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Black history: how we got to where we are

Melvin B. Miller
Black history: how we got to where we are
“Man, we sure have a lot to learn.” (Photo: Dan Drew)

Black History Month is the time every year to learn more about the travails of the descendants of the Africans brought to America centuries ago. It is the story of an unrelenting drive for freedom, justice and equality. In addition to honoring the commitment and heroism of African American forbearers and their allies, it is also important for readers to assess that history to determine what errors were made and what other strategies might have been more effective.

Enthusiasm in the effort to obtain equal rights was intensified by the decision of the U.S. Supreme Court in Brown v. Board of Education (1954). Not only did it end the legitimacy of segregated public schools, but it also ended the doctrine of “separate but equal,” the basis for racial segregation since the case of Plessy v. Ferguson (1896).

The Montgomery Bus Boycott began the next year, and the leadership of Rev. Martin Luther King Jr. emerged. For a whole year, from Dec. 5, 1955 until the campaign ended victoriously on Dec. 21, 1956, blacks in Montgomery refused to ride the buses.

The Civil Rights Act that became law in 1957 was a disappointment to most people. After the glorious success in Montgomery people expected much more. The primary function of the Civil Rights Act of 1957 was merely to establish a Civil Rights Division within the Justice Department. The purpose of the division was to develop legislative proposals to end discrimination and to mobilize a prosecutorial effort to enforce anti-discrimination laws.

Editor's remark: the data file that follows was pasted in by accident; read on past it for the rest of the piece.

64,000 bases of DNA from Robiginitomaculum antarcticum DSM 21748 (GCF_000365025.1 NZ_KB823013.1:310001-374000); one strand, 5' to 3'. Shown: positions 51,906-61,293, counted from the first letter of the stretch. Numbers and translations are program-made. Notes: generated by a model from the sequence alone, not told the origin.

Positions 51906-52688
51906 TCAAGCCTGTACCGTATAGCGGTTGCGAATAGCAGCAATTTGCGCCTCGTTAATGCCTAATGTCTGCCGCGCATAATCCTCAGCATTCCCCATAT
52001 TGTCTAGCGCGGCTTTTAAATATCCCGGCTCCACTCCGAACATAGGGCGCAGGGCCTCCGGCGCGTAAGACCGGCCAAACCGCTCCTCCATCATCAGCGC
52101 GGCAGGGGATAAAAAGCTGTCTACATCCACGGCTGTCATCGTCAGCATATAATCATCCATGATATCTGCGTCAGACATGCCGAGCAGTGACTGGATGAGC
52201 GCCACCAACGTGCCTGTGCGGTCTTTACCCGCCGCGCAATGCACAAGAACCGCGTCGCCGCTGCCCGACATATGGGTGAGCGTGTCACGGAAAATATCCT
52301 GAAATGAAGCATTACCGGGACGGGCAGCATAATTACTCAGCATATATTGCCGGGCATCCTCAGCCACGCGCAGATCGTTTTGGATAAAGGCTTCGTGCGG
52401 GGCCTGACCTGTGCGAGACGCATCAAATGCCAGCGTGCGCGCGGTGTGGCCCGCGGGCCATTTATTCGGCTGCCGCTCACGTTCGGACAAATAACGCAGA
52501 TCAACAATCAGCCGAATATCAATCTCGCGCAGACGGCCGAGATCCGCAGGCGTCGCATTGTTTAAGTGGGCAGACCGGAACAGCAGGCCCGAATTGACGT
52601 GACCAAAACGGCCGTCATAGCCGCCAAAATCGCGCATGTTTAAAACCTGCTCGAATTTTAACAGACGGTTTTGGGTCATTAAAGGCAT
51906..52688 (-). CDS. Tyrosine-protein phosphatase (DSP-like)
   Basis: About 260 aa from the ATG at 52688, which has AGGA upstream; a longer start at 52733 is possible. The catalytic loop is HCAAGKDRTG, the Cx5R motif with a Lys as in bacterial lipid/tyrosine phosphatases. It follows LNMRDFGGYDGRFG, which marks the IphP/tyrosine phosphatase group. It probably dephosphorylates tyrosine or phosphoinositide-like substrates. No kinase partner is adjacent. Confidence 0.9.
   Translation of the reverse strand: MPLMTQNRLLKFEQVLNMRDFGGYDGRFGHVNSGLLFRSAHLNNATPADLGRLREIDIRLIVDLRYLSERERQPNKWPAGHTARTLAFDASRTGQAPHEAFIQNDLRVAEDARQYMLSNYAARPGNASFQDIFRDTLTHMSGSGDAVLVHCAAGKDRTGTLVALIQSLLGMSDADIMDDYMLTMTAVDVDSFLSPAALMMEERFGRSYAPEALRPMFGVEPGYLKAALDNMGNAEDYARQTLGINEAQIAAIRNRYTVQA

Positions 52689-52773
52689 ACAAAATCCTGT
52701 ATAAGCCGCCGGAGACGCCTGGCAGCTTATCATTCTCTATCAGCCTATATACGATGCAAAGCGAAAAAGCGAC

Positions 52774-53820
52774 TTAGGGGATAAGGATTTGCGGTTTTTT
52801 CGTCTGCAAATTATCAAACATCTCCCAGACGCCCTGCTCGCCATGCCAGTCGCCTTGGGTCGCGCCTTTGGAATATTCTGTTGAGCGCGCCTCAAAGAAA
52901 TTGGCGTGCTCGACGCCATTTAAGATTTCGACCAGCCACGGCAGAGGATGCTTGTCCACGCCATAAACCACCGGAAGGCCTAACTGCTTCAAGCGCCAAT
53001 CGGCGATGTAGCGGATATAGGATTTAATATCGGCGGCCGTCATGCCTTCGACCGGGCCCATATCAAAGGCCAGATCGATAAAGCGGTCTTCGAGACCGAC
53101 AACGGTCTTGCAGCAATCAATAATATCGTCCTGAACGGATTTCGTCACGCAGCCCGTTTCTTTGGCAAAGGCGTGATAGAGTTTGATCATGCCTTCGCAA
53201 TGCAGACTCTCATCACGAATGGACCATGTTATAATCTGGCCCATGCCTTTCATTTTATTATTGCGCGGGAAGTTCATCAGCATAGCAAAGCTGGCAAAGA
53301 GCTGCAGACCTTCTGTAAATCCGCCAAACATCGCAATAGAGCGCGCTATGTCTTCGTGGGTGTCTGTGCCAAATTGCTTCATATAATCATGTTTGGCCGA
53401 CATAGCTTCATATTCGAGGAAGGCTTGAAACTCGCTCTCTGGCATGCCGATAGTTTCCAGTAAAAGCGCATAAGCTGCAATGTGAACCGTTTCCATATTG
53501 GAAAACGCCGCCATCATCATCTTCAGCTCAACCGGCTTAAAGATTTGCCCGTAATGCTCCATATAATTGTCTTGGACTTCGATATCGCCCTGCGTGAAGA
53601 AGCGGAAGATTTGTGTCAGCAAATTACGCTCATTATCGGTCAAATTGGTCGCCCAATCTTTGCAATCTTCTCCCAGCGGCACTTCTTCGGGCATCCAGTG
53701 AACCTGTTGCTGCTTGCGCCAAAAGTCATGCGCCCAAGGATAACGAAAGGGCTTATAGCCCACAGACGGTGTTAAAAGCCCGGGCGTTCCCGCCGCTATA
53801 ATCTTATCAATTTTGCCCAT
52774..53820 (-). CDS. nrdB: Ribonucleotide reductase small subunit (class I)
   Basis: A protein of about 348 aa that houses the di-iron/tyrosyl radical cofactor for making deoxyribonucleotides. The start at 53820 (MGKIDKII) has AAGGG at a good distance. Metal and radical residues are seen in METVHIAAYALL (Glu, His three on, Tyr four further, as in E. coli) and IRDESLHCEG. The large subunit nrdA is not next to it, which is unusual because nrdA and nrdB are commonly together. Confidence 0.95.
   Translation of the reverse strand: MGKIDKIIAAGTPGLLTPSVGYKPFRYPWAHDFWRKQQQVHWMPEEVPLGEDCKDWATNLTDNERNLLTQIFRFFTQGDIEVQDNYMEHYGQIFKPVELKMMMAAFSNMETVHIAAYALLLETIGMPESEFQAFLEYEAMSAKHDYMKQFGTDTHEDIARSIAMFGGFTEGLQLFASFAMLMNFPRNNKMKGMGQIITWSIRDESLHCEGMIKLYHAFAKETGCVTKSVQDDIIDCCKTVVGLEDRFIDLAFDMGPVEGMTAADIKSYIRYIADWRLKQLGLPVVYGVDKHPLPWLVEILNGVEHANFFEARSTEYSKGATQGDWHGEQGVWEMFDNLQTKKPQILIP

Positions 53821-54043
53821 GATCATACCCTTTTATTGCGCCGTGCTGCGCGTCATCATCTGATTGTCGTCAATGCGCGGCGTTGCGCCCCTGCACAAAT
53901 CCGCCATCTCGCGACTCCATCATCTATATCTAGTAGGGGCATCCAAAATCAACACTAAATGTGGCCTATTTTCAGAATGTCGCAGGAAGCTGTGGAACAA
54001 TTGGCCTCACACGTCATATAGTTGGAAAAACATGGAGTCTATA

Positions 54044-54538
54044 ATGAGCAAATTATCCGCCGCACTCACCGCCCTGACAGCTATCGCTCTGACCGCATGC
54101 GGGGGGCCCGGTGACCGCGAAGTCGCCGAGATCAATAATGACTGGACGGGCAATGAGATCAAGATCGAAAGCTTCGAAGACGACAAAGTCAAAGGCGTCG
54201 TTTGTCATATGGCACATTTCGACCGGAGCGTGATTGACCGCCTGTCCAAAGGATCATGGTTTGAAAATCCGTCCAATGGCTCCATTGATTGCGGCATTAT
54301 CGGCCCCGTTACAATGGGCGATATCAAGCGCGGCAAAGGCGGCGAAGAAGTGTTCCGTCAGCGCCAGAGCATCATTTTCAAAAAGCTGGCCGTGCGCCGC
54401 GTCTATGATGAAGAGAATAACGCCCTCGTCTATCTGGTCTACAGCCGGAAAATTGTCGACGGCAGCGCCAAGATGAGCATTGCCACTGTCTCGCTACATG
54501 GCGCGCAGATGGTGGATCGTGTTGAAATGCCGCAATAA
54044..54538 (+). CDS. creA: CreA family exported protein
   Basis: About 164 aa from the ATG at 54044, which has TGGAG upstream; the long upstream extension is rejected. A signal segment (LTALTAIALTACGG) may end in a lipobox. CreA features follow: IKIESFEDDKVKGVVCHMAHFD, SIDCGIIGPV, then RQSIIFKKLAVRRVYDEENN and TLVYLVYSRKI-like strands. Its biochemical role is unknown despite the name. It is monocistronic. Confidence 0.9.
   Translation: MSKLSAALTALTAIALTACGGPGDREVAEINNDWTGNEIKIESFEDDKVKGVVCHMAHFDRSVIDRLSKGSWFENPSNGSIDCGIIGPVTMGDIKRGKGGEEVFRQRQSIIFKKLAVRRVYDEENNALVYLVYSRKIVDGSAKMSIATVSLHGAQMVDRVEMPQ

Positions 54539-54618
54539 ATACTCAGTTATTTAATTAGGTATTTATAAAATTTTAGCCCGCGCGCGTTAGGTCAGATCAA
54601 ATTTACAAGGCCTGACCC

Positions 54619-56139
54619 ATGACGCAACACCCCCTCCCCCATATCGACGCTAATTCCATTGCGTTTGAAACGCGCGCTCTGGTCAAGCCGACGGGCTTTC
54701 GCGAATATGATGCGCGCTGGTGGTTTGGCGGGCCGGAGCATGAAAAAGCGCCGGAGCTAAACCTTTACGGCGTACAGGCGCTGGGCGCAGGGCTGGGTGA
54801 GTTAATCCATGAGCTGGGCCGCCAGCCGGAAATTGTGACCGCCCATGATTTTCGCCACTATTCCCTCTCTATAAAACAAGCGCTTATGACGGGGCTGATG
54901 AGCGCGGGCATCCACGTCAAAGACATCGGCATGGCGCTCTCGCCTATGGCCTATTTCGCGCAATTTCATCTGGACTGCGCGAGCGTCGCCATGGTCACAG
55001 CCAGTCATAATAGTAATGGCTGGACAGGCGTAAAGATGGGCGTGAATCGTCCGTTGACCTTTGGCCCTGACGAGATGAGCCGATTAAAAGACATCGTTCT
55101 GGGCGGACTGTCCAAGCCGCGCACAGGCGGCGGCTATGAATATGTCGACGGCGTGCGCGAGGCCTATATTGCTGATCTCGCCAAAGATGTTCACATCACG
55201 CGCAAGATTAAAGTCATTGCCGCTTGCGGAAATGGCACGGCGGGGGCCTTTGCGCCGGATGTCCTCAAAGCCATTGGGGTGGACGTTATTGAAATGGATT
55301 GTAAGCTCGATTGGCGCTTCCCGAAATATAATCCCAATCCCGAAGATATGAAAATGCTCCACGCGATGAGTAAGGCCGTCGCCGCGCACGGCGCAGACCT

Such a process was especially needed to assure black voting rights. A federal case in Forrest County, Miss., filed against the election registrar established the strategy for prosecuting violations of voting rights. The population of the county was 30 percent black but only 12 black citizens had survived the rigors of the registration process.

The battle over voting rights came to a head on March 7, 1965, “Bloody Sunday,” on the Edmund Pettus Bridge in Selma, Ala. The police viciously attacked a group of peaceful protesters marching to Montgomery. They were attacked with tear gas, dogs and club-wielding police officers. Global publicity was embarrassing to America, the international paragon of democracy. President Lyndon Johnson called for a Voting Rights Act that Congress passed promptly. It became effective on Aug. 6, 1965.

Passage of the Civil Rights Act of 1964 (July 2) paved the way for the Voting Rights Act the following year. It made racial discrimination in education, employment and places of public accommodation unlawful anywhere in the country. For his effort in passing the 1964 Civil Rights Act, Johnson got 94 percent of the black vote. The Republicans have never recovered from Barry Goldwater’s opposition to civil rights.

The strategy of the Civil Rights Movement was brilliant from the Brown decision in 1954 until the Voting Rights Act in 1965. But now, 48 years later in 2014, many African Americans would assert that the economic progress has been deficient. Perhaps after so many decades of struggle, fatigue has set in to diminish commitment to the battles that lay ahead.

Unfortunately, many blacks defined the racial problem as defective human relations when it has always been a battle for economic dominance. Black leaders have to understand that the major issue of civil rights has been overcome and the struggle now is to prepare for a highly productive role in society.